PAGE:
If you take the subway, there’s a good chance you’ve seen posters with Jennifer Lawrence splashed across the front, and “Mockingjay Part 1” written in big letters. These posters advertise the first part of the Hunger Games finale, Mockingjay, based on Suzanne Collin’s novels.
The movie continues its predecessors with Katniss Everdeen (Jennifer Lawrence) being in District 13, the district that no one knew existed, because the government had kept it hidden. Her courage during the Quarter Quell inspired the nation, and rebellions have been breaking out throughout the districts. President Coin, the leader of District 13, asks Katniss to be the “Mockingjay,” and the voice of the people.
However, it appears that these Hunger Games rebellions are not purely fiction. On November 20th, the day of Mockingjay’s release in Thailand, hoards of students mobbed theaters and flashed a salute from the Hunger Games, used to represent protest and rebellion. This may seem harmless and innocent, but the Thai government did not perceive it that way.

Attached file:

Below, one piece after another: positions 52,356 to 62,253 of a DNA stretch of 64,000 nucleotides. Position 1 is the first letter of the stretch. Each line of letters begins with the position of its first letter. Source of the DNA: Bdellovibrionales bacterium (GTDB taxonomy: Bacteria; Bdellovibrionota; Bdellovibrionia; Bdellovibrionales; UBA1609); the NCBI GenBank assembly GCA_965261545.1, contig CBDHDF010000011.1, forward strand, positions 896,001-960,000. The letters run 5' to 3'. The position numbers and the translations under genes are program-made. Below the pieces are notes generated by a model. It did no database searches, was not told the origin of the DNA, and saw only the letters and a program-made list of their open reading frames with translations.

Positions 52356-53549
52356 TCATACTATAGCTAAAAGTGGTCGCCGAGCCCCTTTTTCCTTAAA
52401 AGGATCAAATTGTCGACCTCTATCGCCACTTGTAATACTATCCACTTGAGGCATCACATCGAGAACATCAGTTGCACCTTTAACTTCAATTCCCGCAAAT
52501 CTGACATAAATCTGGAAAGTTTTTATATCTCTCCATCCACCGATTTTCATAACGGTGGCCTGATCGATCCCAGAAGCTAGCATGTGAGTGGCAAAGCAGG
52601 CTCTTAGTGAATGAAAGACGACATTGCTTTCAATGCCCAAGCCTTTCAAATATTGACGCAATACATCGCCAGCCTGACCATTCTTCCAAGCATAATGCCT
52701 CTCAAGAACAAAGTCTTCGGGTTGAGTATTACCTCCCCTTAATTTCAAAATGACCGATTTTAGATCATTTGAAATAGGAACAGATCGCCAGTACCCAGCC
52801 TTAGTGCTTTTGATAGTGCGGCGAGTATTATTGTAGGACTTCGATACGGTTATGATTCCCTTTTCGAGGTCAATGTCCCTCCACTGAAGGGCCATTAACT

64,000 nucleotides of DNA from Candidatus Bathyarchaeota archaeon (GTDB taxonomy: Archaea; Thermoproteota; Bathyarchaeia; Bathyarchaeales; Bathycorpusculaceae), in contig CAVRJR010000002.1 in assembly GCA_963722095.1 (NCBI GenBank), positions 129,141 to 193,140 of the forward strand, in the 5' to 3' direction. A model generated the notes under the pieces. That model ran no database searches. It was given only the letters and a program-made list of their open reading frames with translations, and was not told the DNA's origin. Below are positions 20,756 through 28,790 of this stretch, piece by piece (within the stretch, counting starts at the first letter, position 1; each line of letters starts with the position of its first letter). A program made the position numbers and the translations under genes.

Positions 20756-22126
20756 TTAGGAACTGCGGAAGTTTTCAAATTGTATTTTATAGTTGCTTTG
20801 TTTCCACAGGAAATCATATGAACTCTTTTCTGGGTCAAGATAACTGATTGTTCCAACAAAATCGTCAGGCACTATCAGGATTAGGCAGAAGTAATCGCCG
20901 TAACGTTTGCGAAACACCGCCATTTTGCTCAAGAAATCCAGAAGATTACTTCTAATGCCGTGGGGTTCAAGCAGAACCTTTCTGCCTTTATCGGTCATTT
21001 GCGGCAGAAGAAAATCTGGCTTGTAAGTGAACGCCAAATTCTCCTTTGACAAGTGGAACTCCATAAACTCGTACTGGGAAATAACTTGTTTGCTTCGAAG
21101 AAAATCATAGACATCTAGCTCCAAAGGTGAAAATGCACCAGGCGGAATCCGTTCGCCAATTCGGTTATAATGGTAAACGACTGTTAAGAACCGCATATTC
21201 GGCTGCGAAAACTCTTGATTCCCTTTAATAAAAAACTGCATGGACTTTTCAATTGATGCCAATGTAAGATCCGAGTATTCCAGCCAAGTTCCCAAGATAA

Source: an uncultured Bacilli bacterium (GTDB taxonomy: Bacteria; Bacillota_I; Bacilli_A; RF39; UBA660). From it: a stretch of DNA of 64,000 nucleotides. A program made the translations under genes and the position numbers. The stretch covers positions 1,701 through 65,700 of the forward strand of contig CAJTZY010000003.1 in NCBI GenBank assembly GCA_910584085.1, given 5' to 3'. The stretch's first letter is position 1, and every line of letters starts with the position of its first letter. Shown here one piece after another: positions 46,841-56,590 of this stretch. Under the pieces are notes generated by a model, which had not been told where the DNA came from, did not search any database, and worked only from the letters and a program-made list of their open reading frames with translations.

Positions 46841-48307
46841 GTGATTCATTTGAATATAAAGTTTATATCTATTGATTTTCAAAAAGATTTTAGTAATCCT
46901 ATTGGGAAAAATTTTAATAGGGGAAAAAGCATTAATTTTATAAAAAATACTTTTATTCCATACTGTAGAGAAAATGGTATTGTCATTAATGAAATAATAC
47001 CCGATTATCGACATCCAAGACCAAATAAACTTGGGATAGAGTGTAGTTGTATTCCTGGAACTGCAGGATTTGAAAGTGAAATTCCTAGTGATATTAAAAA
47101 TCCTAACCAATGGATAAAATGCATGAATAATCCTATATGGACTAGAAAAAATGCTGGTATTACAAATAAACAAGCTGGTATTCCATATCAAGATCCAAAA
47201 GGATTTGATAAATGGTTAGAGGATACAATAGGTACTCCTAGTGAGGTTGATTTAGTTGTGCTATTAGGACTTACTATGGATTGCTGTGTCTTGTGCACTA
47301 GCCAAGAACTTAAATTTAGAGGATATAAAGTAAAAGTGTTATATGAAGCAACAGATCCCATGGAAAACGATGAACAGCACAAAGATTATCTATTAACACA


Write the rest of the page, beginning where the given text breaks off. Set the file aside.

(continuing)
Instead, they saw the sign as a threat of rebellion against what some believe to be an unstable government, which might have proved to be dangerous. As a result, they detained the five students that were the leaders of the mob and brought them to military authorities.
In an interview with the New York Times, the director of the Hunger Games, Francis Lawrence, stated, “Part of it is sort of thrilling, that something that happens in the movie can become a symbol for people, for freedom or protest.” But he added, “When kids start getting arrested for it, it takes the thrill out of it, and it becomes much more dangerous, and it makes the feeling much more complex. When people are getting arrested for doing something from your movie, it’s troubling.” It seems that the Hunger Games trilogy is controversial in the sense that although it has sparked revolutionary fervor throughout the world, it has brought some unintended consequences as well.